Jon Stewart was intrigued because his 4 and 6 year-olds still love the toys. “Between the age of 6 and 9,” he asked everyone’s favourite action hero, “when does that toy go from being the greatest thing that has occurred in life, that we must go through monsoons, over mountains by foot to get to, to ‘Ahh, it’s a piece of bleep: I’m not interested’?”

    Perhaps this one wasn’t a pure question-joke, as it contained a reasonable inquiry for another parent, I supposed, but still it felt to me that there wasn’t too much room left for The Fugitive…

    But, hold on…

    “Well, I don’t know about your parenting skills,” Harrison said to another explosive laugh from J.S., “but I would suggest that somebody should have got to this maybe a little earlier. Have you ever bought ‘em a toy? Then they would see the difference…”

    Wow! Don’t get these quotes wrong, Harrison seemed to like and appreciate Jon Stewart, but nevertheless, he brilliantly sidestepped the host’s standard attempts to make his guest the straight man to his continuing monologue. Instead, Harrison Ford absorbed the punchline-questions and punched them right back.

    You go, Solo!

  • As you likely know, Lebron “King” James (or “LBJ”) is one of the top two or three basketball players in the NBA. He’s been a superstar in his profession since, seven years ago, he transitioned from high school to play for his home state Cleveland Cavaliers in the world’s best basketball league. From the start, he was not just a great individual scorer, but also possessed incredible vision and passing ability for someone who had skills enough that he could have ignored his teammates. And, just to add flavour to his abundance of greatness, he’s a rather handsome fellow, who contains a high level of charisma.

    Strangely, though, somehow this year he has become, in the eyes of many observers, an NBA villain. You see, at the end of last season, his contractual obligation to the team that drafted him had expired and he could sign with any new team that could afford him; unfortunately for Lebron, his decision, and the way he presented it, kind of a irked a few people.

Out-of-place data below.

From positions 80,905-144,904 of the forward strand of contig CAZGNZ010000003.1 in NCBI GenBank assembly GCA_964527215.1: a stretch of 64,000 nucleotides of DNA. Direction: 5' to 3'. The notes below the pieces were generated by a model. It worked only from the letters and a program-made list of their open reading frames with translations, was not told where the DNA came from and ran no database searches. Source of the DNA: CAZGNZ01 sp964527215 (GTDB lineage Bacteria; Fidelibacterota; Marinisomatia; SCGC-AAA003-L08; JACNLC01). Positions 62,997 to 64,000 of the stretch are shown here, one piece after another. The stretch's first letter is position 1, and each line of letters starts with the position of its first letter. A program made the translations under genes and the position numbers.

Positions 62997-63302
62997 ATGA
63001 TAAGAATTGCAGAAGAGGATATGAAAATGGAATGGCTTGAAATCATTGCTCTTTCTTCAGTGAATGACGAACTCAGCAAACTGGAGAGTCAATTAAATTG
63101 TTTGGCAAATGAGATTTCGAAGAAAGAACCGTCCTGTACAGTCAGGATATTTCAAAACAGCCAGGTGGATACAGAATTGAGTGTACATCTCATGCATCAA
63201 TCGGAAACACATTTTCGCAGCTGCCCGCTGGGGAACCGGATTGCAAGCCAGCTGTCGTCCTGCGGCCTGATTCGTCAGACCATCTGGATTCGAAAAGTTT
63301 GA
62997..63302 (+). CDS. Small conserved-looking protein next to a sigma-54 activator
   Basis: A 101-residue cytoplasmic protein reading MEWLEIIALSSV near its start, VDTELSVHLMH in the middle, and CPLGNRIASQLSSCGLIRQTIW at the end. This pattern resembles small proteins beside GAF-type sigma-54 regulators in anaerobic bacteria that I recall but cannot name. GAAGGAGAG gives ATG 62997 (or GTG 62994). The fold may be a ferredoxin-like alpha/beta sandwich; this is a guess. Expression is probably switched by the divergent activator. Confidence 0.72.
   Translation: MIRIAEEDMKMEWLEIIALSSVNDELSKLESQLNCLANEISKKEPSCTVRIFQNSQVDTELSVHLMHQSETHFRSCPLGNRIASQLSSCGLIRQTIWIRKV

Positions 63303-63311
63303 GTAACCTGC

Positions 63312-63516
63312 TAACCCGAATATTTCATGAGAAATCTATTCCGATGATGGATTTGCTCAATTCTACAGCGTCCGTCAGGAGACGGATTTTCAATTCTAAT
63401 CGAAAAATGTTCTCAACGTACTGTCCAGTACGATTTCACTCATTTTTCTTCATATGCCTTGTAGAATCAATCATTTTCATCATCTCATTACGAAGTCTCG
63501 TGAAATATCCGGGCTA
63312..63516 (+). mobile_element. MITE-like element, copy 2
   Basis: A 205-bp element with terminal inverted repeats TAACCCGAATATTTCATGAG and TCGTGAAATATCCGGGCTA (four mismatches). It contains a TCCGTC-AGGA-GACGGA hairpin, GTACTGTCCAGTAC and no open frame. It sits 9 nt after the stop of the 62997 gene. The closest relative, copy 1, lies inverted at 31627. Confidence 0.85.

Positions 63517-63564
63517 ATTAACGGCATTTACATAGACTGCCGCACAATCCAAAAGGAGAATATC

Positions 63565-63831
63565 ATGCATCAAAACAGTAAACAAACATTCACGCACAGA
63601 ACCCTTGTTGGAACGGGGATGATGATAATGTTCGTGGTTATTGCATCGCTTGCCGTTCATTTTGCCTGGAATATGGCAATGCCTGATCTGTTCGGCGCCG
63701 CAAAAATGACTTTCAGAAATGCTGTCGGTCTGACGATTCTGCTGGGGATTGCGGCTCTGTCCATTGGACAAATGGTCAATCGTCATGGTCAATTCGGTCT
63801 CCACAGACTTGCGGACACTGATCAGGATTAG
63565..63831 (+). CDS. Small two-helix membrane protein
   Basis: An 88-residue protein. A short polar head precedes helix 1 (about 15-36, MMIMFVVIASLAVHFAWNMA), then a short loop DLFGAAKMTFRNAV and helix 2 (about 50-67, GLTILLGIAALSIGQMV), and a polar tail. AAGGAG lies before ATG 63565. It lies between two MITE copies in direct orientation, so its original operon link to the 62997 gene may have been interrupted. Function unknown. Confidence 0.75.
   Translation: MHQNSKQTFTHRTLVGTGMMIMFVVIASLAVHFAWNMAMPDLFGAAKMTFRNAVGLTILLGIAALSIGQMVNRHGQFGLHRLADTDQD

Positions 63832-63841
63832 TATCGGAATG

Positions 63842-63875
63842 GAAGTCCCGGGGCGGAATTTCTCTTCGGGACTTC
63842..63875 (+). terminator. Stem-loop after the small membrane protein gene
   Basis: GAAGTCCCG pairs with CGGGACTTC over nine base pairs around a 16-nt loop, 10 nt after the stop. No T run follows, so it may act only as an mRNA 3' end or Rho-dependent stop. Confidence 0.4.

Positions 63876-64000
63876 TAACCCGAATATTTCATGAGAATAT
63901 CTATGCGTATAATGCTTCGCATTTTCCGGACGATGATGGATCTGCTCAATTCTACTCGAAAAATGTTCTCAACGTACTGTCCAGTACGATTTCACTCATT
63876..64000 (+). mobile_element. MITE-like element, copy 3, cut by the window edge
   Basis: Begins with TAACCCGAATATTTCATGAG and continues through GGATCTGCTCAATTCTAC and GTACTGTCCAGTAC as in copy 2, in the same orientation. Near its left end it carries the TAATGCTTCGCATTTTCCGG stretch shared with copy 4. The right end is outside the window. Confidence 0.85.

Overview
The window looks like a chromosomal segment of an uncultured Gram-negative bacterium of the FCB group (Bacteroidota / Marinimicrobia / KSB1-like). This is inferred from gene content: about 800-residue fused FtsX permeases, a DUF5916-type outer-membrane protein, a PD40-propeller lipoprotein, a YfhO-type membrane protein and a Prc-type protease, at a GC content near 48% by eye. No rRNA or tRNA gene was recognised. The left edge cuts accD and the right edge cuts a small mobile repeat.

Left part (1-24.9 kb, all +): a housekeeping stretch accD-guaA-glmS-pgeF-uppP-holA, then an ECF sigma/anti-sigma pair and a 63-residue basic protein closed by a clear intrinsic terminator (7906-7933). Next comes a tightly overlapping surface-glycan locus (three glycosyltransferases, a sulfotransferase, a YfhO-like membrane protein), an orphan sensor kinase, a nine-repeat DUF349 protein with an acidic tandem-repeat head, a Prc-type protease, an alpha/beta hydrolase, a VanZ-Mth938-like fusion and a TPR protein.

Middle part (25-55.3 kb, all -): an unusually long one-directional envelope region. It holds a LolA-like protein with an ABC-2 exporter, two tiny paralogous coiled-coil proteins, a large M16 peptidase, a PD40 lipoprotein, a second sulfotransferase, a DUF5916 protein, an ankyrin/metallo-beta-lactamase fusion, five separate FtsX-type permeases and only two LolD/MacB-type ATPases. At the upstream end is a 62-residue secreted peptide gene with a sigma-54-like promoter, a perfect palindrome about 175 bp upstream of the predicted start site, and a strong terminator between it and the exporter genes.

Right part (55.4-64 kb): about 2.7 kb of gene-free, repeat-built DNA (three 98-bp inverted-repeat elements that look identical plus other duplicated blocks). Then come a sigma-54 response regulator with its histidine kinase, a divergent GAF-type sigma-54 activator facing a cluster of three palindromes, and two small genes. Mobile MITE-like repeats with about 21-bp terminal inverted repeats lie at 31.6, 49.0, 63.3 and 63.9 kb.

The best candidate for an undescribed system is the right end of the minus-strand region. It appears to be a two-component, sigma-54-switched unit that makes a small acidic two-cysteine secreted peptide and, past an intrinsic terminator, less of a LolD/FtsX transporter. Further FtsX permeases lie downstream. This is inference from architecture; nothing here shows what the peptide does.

Going in, it was estimated that several major factors would weigh in Lebron’s choice – (A) his loyalty to his original team and fans, whom he had nearly (but not yet) brought a championship; (B) his loyalty to his bank account – perhaps he would offer himself up to the highest bidder; and/or (C) his pursuit of a championship – perhaps he would sell his services to the team he felt would give him the best chance of acquiring trophies.

    Two years before making his decision, the King was already contemplating out loud his future options, which drew criticism from NBA legend, “Sir” Charles Barkley, who claimed that, until his contract with Cleveland was complete, the team deserved his full attention.

    LBJ’s response was slightly less charming that his usual: instead of taking on Barkley’s point, James instead simply critiqued the man himself: “He is stupid,” said the then 23 year-old. In Lebron’s defence of this slightly useless response, he had probably never before in his career encountered criticism and so he had little idea of the proper way to deal with it.

    This tendency to believe that he could do no wrong may have also influenced the royal star as he approached his decision before this season as to where he would play. The finalists, he assured us, still included Cleveland, but also, amazingly, the Miami Heat where another of the league’s top three players, Dwayne Wade, had already set up camp along with recently acquired free agent superstar, Chris Bosh. So, if LBJ signed there too, the team would be stacked with talent not usually seen outside of an all-star game.

    Some of us thought the idea of three superstars colluding to form one superpower team for the sake of winning a championship was somehow missing the point of the accomplishment. Winning the league’s top honour seems meaningful to me because great players are pitted against great players in a grand struggle for supremacy, but if you get there by putting all the best players on one team, that’s seems like a less difficult matter, and so therefore makes winning “a championship” a less valuable prize.

    Indeed, the afore-insulted “stupid” Charles Barkley noted that he Michael Jordan and Magic Johnson would not have signed up for the same team in their era: they preferred to play against each other.

    Nevertheless, most accepted Lebron’s right to choose his team. However, they still resented how he did it. Instead of making his choice and then – for curtesy’s sake – letting the runners up know, he staged a one-hour primetime television “reveal” interview in which he would announce his “decision” to the world that he would be… inspirational music, please… defecting to the Miami Heat.